Publishers simply need to diversify content and publish it to meet the most current SEO standards possible. Afterall, no one is better at producing content built for multiple media than publishers that are leveraging print, online, and digital to reach their audiences. Do what you do best, just do it with the intention of informing your audiences and appeasing Google.

Further Information

To learn more about Google’s “zero click” searches, click here. For more information on the details of low clicks on searches and why in general, click here. To see the Sparktoro report on the situation, click here.

If you would like more great content from Publication Printers and the Publication Printers Marketing Group, click here.

0

The Economist and Newsletters

Posted by:

Newsletters are a unique form of communication, and one publishers should never overlook. Whether print or digital, newsletters function just like a magazine or newspaper; they have a circulation audience, seek to inform, and are delivered in timely intervals. In a way, it is a natural extension of a publisher’s strategy to incorporate newsletters, and it comes with several perks. A perfect case study proving this is The Economist.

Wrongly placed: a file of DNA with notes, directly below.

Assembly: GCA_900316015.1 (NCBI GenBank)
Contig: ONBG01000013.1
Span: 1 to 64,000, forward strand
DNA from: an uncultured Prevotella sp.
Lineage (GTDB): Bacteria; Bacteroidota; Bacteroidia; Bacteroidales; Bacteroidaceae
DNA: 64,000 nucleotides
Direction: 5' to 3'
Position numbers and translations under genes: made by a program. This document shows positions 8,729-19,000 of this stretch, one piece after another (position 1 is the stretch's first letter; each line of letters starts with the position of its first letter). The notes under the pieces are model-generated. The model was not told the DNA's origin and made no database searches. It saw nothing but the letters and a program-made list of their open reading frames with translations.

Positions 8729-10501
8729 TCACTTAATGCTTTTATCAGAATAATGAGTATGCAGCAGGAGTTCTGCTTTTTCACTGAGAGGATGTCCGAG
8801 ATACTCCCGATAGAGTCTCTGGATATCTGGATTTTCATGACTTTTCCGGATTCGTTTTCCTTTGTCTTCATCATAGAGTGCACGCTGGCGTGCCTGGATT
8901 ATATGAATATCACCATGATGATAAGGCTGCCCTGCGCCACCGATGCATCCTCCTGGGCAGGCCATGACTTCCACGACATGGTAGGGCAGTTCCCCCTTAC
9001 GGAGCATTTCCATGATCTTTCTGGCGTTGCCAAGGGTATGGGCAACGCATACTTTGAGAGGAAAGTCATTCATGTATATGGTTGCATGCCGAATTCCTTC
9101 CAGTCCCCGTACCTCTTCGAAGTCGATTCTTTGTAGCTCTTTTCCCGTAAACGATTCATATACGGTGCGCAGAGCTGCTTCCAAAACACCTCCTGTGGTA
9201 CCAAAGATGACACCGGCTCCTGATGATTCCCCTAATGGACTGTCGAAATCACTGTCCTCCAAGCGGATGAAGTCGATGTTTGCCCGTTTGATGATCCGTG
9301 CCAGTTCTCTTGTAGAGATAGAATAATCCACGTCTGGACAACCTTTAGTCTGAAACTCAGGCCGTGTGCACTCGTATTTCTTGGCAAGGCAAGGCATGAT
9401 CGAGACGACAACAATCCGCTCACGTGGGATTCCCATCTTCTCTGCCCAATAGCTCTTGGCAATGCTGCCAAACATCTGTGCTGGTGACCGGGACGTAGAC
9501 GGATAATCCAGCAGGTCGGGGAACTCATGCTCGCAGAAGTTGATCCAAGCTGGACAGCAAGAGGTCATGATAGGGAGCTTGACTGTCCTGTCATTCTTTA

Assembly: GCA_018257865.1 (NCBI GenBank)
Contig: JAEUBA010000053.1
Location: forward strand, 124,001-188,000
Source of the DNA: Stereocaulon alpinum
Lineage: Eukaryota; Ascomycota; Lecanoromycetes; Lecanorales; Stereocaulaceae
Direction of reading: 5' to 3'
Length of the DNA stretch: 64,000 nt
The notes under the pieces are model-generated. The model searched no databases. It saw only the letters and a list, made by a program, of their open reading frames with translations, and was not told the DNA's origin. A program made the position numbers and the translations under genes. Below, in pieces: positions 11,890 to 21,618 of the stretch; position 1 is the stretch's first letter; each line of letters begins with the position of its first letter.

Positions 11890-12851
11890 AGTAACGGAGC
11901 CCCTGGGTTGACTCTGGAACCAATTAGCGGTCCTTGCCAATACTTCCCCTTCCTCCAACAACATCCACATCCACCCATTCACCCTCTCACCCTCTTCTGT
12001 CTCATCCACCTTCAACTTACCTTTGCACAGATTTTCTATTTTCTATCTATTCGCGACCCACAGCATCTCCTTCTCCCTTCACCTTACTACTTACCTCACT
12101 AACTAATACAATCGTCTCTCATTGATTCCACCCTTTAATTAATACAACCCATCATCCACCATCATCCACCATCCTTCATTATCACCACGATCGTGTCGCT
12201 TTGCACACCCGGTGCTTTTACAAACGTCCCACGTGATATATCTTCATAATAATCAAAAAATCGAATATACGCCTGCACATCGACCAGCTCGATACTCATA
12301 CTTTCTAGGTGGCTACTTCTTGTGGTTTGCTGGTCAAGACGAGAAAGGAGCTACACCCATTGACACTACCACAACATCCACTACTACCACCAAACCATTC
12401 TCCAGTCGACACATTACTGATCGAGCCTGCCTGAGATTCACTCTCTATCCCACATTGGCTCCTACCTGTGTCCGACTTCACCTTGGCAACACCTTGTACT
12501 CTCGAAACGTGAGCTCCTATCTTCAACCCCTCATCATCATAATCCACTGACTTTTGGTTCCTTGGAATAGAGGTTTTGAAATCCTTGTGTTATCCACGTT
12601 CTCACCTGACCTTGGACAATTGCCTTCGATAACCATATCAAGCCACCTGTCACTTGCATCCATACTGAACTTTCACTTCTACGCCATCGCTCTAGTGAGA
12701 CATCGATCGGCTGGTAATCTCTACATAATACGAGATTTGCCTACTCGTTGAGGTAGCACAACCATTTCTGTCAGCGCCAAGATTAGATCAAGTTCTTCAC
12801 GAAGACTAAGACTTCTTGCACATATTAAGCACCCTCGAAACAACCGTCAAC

In the last year, The Economist has doubled the normal amount of web traffic it sees from newsletters through updates in design and content strategies. This has led to increased profit margins, better numbers on the website, and additional subscribers to the publication itself. It is through actions and campaigns like their updated newsletters that The Economist manages to make more off subscription sales than advertising (a huge rarity in today’s age).

According to their 2019 annual report, The Economist netted $333 million this past year, of which 59% came from subscriptions and circulation to their 1.7 million subscribers (print and digital). Only 17% of that $333 million came from advertising, and that is a 3% drop from the previous year.

Now we know newsletters are a part of their success, but this is The Economist, who has a massive following, staff, and budget. Is this translatable to niche publishers or regional publishers, who have much smaller pools of resources and spending? YES. The Economist’s newsletters are not an asset and profit generator because they are backed by the robust power wielded by the publication, but because the process and approach are effective, and that approach can be replicated and borrowed by any publisher.

The Economist’s newsletter editor, Sunnie Huang, was quoted last year saying “Almost every week there are some sort of experiments going on. They could be as small as testing different image sizes or as drastic as overhauling the format of the newsletter. Every week we learn something new about our audience and grow as a team.”